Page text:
Playing Tchaikovsky this week under Andrey Boreyko was generally a positive experience – he’s a nice man with good musical ideas. One thing he said stuck in my mind, enough to make me wan to write about it.
We were rehearsing one of the selections from Sleeping Beauty, the Panorama, I think. Anyhow, the movement in 6/8 has repeated 16th notes in the winds, a melody in quarter notes in the strings, with the basses playing pizzicato on the 1st and 4th 8th notes of the bar. Like this:
In our section unfortunately this can sometimes be a recipe for disaster. And sure enough, the bass pizzicatos came thudding in early and often. I should point out to students that this is a classic case where it is necessary to follow the moving notes (the 16ths ) and not get sucked in by the melody which might tend to rush or drag against the beat. Most experienced players would have figured out as much by the time they got into an orchestra, at least you would think so.
Boreyko ran parts of the movement several times and then stopped to explain how the theater in which Sleeping Beauty would be premiered had just installed what at the time was a technical marvel: a rotating stage. He went on to say that the Panorama music reflected this development, with the constant 16ths in the winds representing a kind of ‘mechanical’ force driving the music.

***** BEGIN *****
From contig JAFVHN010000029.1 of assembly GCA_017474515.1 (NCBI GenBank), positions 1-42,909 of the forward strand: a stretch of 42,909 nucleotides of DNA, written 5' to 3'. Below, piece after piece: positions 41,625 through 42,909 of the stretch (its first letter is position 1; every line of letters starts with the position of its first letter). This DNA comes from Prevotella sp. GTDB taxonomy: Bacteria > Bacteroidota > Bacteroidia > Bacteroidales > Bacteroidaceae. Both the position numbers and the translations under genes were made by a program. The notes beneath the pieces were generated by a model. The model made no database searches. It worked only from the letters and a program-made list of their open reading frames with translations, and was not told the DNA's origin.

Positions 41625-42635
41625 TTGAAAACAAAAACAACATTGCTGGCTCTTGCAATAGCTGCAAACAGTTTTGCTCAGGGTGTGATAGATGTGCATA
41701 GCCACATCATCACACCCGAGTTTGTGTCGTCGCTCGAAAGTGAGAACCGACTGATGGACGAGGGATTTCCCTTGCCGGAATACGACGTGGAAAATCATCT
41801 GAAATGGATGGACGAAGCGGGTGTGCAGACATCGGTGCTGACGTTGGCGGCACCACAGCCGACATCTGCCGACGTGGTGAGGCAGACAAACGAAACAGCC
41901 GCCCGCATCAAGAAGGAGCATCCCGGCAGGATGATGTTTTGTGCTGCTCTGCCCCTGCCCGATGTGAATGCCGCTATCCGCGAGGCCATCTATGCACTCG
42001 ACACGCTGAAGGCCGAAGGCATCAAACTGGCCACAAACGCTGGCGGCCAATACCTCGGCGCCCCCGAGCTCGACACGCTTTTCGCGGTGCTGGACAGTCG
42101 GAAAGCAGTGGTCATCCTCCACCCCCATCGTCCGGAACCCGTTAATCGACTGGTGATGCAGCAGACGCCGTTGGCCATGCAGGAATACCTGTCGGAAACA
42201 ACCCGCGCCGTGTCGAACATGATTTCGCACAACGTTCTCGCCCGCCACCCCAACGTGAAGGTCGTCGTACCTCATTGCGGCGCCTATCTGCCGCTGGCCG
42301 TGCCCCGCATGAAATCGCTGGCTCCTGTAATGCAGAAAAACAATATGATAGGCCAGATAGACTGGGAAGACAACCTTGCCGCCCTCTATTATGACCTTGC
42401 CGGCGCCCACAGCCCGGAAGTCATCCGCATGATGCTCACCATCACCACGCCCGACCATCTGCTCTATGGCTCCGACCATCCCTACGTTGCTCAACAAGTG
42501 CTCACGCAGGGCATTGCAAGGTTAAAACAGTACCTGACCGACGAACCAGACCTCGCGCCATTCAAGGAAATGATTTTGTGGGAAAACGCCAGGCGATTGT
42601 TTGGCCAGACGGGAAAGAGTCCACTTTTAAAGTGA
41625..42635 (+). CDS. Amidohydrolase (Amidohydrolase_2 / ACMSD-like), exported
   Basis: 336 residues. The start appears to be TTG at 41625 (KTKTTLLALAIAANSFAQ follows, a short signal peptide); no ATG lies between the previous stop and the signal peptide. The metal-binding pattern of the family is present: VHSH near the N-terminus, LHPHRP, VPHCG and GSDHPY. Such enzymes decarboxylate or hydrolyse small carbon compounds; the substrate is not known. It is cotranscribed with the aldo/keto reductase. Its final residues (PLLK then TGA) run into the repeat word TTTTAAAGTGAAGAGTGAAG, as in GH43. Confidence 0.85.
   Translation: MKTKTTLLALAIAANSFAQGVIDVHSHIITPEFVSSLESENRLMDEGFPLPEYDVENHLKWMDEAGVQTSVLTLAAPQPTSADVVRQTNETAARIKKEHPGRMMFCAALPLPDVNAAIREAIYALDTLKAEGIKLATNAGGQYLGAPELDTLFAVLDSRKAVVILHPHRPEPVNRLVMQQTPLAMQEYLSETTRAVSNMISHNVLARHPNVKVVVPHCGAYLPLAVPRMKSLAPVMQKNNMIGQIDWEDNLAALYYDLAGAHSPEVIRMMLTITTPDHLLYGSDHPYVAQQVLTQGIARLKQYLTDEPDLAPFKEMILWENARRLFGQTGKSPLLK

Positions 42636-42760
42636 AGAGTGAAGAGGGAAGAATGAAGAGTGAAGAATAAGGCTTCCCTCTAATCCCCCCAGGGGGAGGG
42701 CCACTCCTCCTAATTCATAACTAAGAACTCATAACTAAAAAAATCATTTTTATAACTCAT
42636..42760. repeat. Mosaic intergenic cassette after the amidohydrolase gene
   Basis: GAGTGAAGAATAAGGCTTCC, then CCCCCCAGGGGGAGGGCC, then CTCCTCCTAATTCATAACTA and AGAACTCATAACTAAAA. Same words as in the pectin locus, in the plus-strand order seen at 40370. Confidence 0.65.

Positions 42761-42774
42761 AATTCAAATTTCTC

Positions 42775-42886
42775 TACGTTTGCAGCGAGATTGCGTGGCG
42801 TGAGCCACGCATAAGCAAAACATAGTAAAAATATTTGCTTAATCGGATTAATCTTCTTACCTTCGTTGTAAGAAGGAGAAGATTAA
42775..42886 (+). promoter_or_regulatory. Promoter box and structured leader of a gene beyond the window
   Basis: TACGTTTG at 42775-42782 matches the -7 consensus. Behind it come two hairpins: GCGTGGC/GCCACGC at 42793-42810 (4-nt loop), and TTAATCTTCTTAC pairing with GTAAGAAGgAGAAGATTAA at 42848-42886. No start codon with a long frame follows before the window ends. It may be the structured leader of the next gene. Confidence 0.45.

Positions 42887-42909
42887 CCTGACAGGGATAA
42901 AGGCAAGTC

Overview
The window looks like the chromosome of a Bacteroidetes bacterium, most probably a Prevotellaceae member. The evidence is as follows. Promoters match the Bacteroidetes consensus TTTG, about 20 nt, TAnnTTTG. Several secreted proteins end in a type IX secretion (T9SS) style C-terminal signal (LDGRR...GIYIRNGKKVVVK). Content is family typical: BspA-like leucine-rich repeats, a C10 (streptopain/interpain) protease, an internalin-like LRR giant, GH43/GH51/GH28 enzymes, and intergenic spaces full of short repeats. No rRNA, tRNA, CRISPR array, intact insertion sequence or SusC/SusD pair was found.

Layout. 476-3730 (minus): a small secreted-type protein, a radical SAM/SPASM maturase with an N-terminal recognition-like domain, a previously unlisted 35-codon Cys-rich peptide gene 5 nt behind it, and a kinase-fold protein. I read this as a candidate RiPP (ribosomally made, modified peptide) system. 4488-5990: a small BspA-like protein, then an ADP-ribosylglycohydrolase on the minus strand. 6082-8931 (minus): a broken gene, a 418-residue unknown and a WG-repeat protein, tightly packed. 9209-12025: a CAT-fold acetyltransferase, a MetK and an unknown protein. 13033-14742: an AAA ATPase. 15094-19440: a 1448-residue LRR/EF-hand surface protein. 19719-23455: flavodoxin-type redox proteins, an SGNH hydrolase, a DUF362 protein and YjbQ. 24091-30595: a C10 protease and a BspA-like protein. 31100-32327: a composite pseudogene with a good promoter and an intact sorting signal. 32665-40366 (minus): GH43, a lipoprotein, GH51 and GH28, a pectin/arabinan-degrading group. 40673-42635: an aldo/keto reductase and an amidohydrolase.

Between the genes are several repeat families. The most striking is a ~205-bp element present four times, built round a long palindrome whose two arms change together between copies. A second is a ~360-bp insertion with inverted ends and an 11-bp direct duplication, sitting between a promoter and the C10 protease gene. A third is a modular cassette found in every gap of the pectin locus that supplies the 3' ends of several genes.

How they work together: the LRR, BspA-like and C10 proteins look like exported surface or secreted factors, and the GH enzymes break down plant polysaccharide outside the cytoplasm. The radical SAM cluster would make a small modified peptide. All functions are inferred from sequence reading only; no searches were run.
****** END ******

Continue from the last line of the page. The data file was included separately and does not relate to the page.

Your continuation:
Usually orchestral players are resistant to these kinds of extra musical explanations, labeling them as perhaps some sort of relapse into amateurism. “You want that faster or slower?” (or something like that) is often the response when a conductor tries to wax poetic.
Whether Boreyko had the errant bass pizzicatos in mind or not when he made his comments, I have no idea. I think many conductors have given up on us since commenting on something like that often makes it worse rather than fixes the problem. But miracle of miracles, the next time through, the bass pizzicatos were more or less in he right places.
Shrewd calculation, or naïve accident – I’m still scratching my head.